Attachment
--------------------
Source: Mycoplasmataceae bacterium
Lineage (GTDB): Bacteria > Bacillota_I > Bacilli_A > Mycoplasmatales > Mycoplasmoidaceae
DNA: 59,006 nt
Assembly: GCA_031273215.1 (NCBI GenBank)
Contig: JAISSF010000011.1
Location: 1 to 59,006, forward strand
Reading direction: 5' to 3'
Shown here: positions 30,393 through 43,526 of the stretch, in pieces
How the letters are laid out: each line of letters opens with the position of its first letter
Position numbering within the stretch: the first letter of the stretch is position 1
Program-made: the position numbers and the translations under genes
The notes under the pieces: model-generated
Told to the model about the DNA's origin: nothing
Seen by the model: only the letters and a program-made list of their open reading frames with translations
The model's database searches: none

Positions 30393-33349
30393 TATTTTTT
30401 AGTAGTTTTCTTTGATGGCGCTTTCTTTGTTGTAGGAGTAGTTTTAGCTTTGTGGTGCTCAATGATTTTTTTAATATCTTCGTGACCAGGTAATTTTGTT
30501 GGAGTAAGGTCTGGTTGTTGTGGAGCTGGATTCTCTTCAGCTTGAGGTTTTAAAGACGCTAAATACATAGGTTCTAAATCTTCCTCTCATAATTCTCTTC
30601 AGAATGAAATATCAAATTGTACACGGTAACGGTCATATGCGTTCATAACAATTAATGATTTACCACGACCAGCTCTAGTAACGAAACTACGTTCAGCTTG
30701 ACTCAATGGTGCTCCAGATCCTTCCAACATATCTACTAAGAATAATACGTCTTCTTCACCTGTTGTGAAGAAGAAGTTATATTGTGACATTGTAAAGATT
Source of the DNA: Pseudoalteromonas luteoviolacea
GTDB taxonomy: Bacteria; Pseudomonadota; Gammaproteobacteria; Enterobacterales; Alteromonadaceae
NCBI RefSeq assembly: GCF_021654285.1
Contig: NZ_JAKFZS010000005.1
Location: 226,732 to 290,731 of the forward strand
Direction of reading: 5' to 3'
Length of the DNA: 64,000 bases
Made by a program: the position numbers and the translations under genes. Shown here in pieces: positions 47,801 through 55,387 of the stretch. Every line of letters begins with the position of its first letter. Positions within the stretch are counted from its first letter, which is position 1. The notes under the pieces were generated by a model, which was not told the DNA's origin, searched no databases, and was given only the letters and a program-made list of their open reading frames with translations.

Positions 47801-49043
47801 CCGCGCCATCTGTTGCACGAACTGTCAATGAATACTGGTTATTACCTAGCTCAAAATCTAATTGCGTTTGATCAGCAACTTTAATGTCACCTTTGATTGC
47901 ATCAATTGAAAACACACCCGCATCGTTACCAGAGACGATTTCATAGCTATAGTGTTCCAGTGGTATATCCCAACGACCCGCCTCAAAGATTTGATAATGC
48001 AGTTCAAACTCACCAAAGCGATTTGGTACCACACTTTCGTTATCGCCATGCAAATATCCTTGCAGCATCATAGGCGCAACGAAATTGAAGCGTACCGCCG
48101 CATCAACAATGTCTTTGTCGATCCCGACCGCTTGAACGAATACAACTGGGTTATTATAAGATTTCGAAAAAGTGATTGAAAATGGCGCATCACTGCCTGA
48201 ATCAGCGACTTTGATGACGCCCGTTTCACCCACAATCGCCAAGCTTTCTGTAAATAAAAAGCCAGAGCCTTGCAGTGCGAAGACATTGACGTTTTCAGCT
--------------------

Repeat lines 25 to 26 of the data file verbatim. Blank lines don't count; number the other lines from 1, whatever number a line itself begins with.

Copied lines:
Contig: NZ_JAKFZS010000005.1
Location: 226,732 to 290,731 of the forward strand